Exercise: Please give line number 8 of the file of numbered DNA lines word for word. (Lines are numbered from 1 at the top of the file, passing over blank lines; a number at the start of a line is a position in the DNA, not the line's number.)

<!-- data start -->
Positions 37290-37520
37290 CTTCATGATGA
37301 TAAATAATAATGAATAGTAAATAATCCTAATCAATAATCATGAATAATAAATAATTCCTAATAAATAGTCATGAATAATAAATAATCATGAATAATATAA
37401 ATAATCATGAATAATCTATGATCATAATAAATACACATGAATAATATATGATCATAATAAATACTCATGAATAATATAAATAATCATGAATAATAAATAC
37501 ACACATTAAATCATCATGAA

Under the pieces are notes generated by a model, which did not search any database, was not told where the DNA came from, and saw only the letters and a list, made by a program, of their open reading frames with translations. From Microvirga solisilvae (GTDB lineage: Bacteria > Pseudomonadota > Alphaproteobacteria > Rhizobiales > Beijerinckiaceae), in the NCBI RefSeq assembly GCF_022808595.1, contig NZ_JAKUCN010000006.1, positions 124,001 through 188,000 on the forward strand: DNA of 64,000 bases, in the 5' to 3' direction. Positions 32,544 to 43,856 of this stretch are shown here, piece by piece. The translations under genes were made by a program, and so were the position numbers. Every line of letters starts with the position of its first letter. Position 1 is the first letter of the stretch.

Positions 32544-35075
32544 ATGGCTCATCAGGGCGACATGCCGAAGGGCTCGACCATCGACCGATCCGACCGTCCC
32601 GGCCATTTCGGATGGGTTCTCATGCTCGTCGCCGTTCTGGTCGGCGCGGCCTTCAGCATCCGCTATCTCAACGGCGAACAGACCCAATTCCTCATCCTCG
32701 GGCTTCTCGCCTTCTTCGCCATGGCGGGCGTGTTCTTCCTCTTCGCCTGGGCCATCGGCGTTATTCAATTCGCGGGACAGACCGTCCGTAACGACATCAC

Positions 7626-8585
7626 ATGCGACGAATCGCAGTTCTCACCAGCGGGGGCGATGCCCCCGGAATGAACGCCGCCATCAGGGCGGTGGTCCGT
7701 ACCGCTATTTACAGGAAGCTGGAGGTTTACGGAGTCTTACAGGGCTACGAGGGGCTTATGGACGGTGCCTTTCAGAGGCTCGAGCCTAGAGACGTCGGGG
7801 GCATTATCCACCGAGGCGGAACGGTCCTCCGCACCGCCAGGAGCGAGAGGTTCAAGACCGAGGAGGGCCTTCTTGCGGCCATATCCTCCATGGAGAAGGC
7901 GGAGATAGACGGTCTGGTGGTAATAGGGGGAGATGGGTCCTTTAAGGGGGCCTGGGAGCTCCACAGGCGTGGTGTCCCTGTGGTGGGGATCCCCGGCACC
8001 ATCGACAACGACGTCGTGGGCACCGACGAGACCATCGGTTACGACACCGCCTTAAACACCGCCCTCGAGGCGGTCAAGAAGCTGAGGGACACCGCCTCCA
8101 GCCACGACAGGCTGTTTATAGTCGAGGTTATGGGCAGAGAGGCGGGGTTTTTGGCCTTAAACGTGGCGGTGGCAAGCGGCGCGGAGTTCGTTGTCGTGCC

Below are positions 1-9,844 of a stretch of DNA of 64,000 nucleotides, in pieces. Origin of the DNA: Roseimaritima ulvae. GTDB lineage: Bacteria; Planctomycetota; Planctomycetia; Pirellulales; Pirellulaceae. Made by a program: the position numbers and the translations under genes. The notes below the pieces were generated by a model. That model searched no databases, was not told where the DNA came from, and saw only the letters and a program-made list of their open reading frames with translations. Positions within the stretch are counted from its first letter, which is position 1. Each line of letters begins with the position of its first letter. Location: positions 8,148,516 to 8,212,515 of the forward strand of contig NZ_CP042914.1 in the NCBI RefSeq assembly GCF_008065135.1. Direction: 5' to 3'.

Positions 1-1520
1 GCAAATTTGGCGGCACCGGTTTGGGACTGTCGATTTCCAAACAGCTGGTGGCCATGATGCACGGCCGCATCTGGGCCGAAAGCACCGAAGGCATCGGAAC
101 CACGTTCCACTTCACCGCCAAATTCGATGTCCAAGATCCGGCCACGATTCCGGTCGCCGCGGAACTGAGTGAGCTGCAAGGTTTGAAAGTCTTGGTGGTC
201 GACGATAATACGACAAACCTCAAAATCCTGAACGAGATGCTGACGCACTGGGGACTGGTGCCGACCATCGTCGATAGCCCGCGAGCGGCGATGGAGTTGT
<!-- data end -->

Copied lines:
32544 ATGGCTCATCAGGGCGACATGCCGAAGGGCTCGACCATCGACCGATCCGACCGTCCC